June 24, 2015
6/21/15 Fox News Latino
Arizona Gov. Doug Ducey on Saturday was wrapping up a week-long trip to France and Mexico that focused on promoting the state to international business and economic leaders.
The Mexico visit in particular appeared designed to repair relations with the state’s southern neighbor that were damaged by former Gov. Jan Brewer’s positions on immigration.
After Brewer signed a tough 2010 immigration law, Mexican governors cancelled an annual border governors meeting in Phoenix, and while she later visited Mexico several times, the damage was done.
September 17, 2014
Mexico is sending federal officials to Sonora state to oversee Grupo Mexico SAB (GMEXICOB)’s $150 million cleanup of a copper mine spill that the government says contaminated the water supplies of at least 24,000 people. The special commission of environmental and agriculture ministry officials will monitor the company’s pledge to clean Mexico’s worst mining spill, which occurred Aug. 6 in the northern state that borders Arizona.
February 18, 2014
Fox News, 2/18/14
An Arizona House panel on Monday gave initial approval to a plan to spend $30 million to install 350 miles of “virtual fence” along the state’s southern border with Mexico. The plan approved by the House Government and Environment Committee would place high-technology radar and video sensors on 300 towers along 350 miles of the border to monitor human and drug-smuggling activity. The sensors would send signals to a publically accessible site and could also be monitored by law enforcement agencies.
The proposal from Sen. Bob Worsley, R-Mesa, would use radar sensors about the size of a cereal box that could monitor 250 acres each. Mounting the sensors on towers paired with solar power units and a camera would allow Arizona to implement a “trust but verify” policy as to the federal effort to secure the border, Worsley said.
January 29, 2014
Fox News, 1/29/14
An Arizona legislator wants the state to spend $30 million for a high-tech surveillance network near the U.S. border with Mexico. Sen. Bob Worsley, R-Mesa, said the “virtual fence” consisting of 200 radar-camera units would monitor cross-border movement by people and vehicles to see if the federal government keeps its promises to secure the border.
Under Worsley’s bill, the new surveillance system would be erected within 20 miles of the border. Funding for the project also could include the approximately $260,000 in donations that the state has already collected under previously enacted legislation for an as-yet-unbuilt border fence, the Arizona Capitol Times reported.
January 23, 2014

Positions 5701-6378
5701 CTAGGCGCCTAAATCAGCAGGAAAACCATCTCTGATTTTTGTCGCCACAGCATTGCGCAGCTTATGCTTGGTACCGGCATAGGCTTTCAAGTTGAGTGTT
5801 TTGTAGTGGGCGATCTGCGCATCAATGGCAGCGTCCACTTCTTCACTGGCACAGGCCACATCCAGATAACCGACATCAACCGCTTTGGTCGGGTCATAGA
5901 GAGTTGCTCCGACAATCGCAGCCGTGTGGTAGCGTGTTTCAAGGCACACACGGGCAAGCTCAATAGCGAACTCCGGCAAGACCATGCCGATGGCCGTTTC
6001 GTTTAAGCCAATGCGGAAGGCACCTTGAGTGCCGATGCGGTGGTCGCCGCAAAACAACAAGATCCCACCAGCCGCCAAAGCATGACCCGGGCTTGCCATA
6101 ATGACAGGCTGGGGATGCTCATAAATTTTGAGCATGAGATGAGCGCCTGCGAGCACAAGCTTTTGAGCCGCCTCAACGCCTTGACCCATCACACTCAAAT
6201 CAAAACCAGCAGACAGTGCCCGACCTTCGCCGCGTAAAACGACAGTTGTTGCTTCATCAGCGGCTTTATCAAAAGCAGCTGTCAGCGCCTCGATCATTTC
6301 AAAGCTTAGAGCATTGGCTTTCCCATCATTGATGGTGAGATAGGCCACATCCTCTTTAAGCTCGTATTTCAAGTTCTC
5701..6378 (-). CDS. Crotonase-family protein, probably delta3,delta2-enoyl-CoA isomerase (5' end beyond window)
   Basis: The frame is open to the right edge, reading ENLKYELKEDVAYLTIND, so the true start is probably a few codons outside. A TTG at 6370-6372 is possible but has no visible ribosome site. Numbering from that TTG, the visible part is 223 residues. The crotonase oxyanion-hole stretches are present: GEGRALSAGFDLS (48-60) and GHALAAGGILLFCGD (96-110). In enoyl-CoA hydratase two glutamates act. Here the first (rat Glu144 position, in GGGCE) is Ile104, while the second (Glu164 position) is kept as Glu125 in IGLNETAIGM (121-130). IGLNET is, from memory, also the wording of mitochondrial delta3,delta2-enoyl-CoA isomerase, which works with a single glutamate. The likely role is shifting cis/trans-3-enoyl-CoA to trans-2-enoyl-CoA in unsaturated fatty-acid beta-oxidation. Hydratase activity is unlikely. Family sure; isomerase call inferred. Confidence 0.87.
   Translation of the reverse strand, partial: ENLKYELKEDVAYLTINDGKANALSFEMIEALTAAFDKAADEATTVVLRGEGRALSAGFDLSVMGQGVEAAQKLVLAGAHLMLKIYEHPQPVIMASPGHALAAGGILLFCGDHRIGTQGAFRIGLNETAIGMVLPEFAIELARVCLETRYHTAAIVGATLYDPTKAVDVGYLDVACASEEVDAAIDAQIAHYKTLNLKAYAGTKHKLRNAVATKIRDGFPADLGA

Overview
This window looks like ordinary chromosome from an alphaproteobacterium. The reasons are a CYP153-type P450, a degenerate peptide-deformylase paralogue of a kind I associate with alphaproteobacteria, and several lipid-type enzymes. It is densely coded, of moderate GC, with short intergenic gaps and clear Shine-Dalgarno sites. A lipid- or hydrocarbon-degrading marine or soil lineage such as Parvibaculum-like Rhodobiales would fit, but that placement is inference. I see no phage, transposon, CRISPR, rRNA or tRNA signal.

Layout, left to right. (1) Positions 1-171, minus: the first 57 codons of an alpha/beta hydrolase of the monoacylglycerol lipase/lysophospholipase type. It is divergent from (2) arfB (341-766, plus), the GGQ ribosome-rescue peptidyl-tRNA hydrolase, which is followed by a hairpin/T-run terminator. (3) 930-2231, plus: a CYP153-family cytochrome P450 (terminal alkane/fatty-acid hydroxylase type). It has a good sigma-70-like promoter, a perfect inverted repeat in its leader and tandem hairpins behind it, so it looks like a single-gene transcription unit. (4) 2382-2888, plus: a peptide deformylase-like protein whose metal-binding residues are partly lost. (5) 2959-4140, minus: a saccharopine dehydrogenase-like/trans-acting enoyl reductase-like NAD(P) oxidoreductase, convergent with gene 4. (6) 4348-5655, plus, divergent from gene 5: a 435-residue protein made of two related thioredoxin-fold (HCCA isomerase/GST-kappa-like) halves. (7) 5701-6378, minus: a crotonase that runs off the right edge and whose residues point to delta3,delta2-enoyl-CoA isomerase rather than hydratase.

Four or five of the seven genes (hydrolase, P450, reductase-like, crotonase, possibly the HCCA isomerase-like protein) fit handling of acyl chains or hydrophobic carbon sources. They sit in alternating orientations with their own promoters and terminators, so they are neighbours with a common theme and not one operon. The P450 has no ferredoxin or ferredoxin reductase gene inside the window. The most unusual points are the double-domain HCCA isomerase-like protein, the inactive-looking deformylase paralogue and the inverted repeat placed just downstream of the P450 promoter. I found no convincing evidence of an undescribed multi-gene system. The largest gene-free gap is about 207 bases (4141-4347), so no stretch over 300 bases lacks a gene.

Arizona Daily Star, 01/22/2013
The new secretary of homeland security stressed alertness along the U.S.-Mexico border, but during his first official visit to Southern Arizona he did not address recent cartel-related violence in Sonora.
“We have to remain vigilant in the face of evolving challenges to border security,” Jeh Johnson, homeland security secretary, said during an afternoon stop at the Customs and Border Protection building on South Swan Road.
He said border security is a priority along with making sure the agencies he oversees remain open to using new methods.
January 13, 2014
As a state and as a nation, as Republicans and as Democrats, we are ready for immigration reform.
Today, at the beginning of a new year, we are closer to real immigration reform than we have been in a generation. As a former Arizona attorney general, I continue to urge Congress to move forward on reform.
Law enforcement is always about prioritizing, and, for obvious reasons, protecting victims and aggressively pursuing those who commit violent crimes must be our top priority.
But our broken immigration system undermines our ability to do both of those things.
December 5, 2013
The Christian Science Monitor, 12/5/2013
On any given day, city residents here wait in long lines to cross the border and shop for bargains in Arizona. Gaby Medina is one of them. She visits the stores in Nogales, Ariz., at least twice a month to look for deals on clothes, which she says are often less expensive than in the border state of Sonora, Mexico.
Earlier this week, she filled several plastic bags with tops she bought for herself and relatives who lack a visa to visit the United States. Come January, Ms. Medina may head to the United States more frequently, she says. That’s when Mexico’s new sales tax will take effect, increasing to 16 percent from 11 percent in Mexico’s border cities and towns.